MulteFire delivers the reliability and security of LTE without licensed spectrum and addresses key internet of things use cases
The internet of things (IoT) is seen as a key driver of digital transformation in a wide range of enterprise and industrial segments, but IoT success depends on secure, reliable connectivity. LTE is the clear choice given those parameters, but delivering LTE is largely dependent on access to licensed spectrum, which is primarily the domain of governments and deep-pocketed service providers. Enter MulteFire, an emerging technology that can deliver LTE in unlicensed spectrum, and differs from LAA by removing the need for an anchor tenant in licensed spectrum.
Earlier this year the MulteFire Alliance delivered a 1.0 specification, and is working now on a 1.1 spec that speaks more directly to IoT applications. MulteFire Alliance President Mazen Chmaytelli and Alex Glaser, director of development at Harbor Research, explored this opportunity in a recent webinar, which provides a deep dive into the technology and key applications. That informative session, titled “Delivering MulteFire Connectivity for Industrial IoT” is available here.
Chmaytelli emphasized the broad goal of MulteFire as “getting the best of both worlds”–the best parts of LTE with “Wi-Fi-like simplicity. If you think of it, MulteFire will allow anyone to deploy their own private network,” he said. “MulteFire provides key characteristics such as better radio coverage, enhanced capacity, seamless mobility, increased robustness and enhanced security. There are key performance advantages, but also there is flexibility depending on the depth of your deployment from a private network perspective.”
On the in-development 1.1 specficiation, Chmaytelli said, “We’ll actually have two means of supporting IoT capabilities. First, we’ll be supporting enhanced machine communication, eMTC, and that will be supported specifically for the CBRS band as well as other global or regional bands. And second, NB-IoT for low power wide area, LPWA, support and use cases. That will be targeted for the 2.4 GHz global band as well as other regional bands.”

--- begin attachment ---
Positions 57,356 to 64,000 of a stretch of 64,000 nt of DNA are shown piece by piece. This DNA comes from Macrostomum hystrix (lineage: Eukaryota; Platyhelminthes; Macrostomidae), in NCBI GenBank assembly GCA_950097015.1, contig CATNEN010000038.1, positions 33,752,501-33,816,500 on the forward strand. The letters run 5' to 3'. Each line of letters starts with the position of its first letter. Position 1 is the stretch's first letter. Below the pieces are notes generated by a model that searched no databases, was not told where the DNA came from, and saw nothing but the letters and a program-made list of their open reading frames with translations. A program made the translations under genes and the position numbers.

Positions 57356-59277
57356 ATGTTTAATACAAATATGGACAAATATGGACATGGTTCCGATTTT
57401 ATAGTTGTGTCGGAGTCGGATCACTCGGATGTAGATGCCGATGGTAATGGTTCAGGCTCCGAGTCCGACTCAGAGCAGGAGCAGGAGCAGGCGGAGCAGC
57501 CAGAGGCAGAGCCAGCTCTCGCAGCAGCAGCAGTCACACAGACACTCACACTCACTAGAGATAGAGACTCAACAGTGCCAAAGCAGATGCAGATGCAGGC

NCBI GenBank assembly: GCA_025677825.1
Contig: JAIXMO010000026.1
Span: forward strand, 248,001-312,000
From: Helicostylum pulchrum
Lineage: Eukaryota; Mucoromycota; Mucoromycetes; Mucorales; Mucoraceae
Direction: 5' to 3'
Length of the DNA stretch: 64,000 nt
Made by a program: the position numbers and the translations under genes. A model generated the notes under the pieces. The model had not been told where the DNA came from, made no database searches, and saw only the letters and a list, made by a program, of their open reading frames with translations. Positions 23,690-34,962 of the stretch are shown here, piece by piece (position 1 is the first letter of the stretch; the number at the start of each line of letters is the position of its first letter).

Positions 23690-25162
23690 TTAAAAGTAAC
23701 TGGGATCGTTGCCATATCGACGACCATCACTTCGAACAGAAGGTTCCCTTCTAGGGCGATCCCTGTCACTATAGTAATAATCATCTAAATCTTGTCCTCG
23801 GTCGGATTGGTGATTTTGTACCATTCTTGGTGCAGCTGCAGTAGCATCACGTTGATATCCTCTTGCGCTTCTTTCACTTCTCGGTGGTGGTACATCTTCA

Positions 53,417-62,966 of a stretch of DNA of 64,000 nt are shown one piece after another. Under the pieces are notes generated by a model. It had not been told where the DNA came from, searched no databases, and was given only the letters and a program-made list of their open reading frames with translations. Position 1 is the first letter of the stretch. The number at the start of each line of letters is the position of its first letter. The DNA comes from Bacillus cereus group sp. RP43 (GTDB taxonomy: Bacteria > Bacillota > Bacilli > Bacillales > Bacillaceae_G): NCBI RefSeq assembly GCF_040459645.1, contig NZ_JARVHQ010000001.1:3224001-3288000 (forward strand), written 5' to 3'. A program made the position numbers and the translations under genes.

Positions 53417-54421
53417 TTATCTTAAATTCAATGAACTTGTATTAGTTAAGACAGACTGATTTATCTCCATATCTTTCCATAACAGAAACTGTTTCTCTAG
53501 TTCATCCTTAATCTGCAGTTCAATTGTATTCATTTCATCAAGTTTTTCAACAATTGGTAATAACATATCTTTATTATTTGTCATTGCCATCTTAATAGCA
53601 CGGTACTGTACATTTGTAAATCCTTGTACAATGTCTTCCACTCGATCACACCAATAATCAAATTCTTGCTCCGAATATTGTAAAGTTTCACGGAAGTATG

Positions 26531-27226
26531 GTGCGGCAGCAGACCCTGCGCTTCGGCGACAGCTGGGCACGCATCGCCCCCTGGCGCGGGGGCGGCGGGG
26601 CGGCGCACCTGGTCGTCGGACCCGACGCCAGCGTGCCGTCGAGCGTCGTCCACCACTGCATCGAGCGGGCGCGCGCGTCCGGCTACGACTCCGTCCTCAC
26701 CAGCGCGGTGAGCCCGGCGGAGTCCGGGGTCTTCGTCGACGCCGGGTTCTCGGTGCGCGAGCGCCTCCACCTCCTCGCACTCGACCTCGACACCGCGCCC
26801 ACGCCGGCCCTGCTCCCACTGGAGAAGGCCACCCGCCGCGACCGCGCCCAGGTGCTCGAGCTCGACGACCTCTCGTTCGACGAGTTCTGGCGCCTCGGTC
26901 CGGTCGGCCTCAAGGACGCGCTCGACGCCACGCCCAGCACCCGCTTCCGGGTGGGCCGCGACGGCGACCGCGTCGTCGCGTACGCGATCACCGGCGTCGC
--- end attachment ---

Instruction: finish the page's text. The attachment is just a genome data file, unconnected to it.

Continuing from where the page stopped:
Glaser, explaining Harbor Research’s methodology, narrowed his focus to device types and use cases requiring high network reliability and bandwidth, low latency, a high node count, the potential for added value and a strong outlook for market adoption. He cited use cases including worker safety monitoring, operations visibility and optimization, remote diagnostics, predictive maintenance, asset management and authentication and access control.
“Private LTE or private IoT networks can really provide that reliability and throughput that we haven’t really seen from other wireless networks in the past. Think about an airport. A plane lands. Instead of having to dispatch a technician to run out to the plane and get the diagnostics data, with this private, secure network, I could actually do an offload of that data while it’s pulling into the gate so that I could run diagnostics and have repairs going on during the un-boarding and re-boarding of the plane. What we believe is MulteFire, with the private IoT/LTE approach, will allow for that reliability and security that we have not seen with other networks.”